Causes of Wheezing That Can Lead to Child's Symptoms

While asthma can be one of the causes of wheezing in your child, wheezing can also be caused by a number of other conditions and infections. The exact causes of wheezing will vary depending on your child's age. In fact, the younger your child the greater the chance that wheezing is due to something besides asthma.

It is important to make sure that you get your child's wheezing looked at. Wheezing is never normal and all that wheezes is not asthma. Many times wheezing may be a reaction to an acute short limited illness. However, wheezing is also a symptom that occurs in many different diseases.

If you or another child has a rescue inhaler it is important not to just treat the symptoms. While this may be appropriate in an acute emergency where you are seeking immediate medical care. It is not appropriate chronically. The concern is that you may actually be making the symptom and not treating or identifying the underlying cause of the problem.

Similarly, it is not appropriate to begin treatment with a controller medication until meeting with your healthcare provider and determining if it is advisable. Finally, while there is some availability for over the counter medications that treat wheezing, use of these should only be for the acute, short limited time frame, if at all. I do not recommend over the counter products for my patients and feel that everyone with wheezing need to be under the care of appropriate professional healthcare personnel.

Your healthcare provider will likely order a number of different tests, especially if it is your child's first time wheezing. These may be simple things like a pulse ox or chest X-ray, but could also include pulmonary function tests if your practitioner is not sure exactly what is going on.

Doctor listening to child's lungs
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What Wheezing Sounds Like

Wheezing occurs when a child breaths out.

If your child is wheezing, make sure that you get it checked out by her healthcare provider.

Take note, though, that what you think may be wheezing may actually be a different breathing pattern — in particular, what's known as inspiratory stridor. In this inspiratory stridor video, notice how the sound is different and occurs when the infant breathes in. You may also notice the baby's chest going inward, which is called a retraction.

Upper Airway Obstruction

  • Enlarged adenoids or tonsils: These are less common in infants and more common in preschool children. They often produce snoring.
  • Croup: Croup is commonly mistaken as wheezing by parents of 6-month to 3-year-olds. Rather than a true wheeze, you are actually inspiratory stridor. Parents often describe this as a 'croupy' or 'barking' cough that typically accompanies the stridor.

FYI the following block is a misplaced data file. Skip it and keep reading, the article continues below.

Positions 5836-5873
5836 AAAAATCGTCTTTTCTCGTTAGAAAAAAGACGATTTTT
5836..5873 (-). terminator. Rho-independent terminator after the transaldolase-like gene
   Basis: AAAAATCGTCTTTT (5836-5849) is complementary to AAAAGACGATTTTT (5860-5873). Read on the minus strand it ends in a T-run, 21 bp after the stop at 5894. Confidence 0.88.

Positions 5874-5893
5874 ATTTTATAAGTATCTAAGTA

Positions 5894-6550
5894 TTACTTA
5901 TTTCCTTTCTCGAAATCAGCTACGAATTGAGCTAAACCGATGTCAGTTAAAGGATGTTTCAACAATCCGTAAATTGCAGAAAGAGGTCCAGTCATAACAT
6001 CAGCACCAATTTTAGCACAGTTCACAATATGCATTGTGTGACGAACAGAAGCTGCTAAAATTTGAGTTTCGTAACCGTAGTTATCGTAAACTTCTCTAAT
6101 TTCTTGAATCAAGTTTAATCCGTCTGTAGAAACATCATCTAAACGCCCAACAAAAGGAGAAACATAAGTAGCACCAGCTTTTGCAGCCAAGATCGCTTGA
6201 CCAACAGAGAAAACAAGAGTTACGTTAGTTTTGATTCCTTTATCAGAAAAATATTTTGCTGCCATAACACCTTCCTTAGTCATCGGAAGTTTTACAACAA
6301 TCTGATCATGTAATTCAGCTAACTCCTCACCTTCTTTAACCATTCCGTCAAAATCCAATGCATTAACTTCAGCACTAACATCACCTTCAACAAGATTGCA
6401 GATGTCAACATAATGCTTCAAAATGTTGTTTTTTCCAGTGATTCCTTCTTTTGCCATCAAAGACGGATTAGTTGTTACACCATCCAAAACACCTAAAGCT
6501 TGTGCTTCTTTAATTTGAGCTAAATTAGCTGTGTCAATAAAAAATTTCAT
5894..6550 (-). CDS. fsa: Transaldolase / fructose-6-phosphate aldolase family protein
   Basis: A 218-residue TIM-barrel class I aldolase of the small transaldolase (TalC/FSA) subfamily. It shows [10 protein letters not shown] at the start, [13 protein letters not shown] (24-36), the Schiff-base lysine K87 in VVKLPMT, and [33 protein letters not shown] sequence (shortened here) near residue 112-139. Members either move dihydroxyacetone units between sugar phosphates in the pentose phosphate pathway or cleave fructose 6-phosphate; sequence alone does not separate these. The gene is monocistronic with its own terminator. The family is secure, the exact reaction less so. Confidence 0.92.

• Inhalation (aspiration) of foreign body into the lung: This is most common in toddlers beginning to explore their environment who are still put everything in their mouths. Aspirating objects is not very common before reaching the toddler stage.
  • Tracheomalacia: A weakness of the windpipe's walls, this is most common in infants and, like croup, causes inspiratory stridor.
  • Vascular ring or congenital stridor: Likewise, the sounds created from these conditions are often confused with wheezing but are most commonly inspiratory stridor; the windpipe becomes compressed by the abnormal blood vessel.
  • Pertussis: This is a series of coughs followed by an inspiratory whoop.

Lower Airway Obstruction

  • Bronchiolitis caused by RSV virus and other viruses
  • Gastroesophageal reflux
  • Tracheoesophageal fistula
  • Inhalation of foreign body into the lung
  • Bronchopulmonary dysplasia or BPD
  • Mycoplasma pneumonia

Chronic Illnesses

  • Congenital heart disease - While not a respiratory illness, congenital heart disease can lead to congestive heart failure and pulmonary edema that causes wheezing. Sometimes this will occur in infants around a month old with a ventricular septal defect, the most common congenital heart defect. These kids are often initially misdiagnosed with bronchiolitis.
  • Cystic fibrosis
  • Immunodeficiency
  • Tuberculosis
  • Direct compression of lung tissue from enlarged lymph nodes or conditions such as Hodgkin's disease; this most commonly occurs in teenagers and young adults.
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By Pat Bass, MD
Dr. Bass is a board-certified internist, pediatrician, and a Fellow of the American Academy of Pediatrics and the American College of Physicians.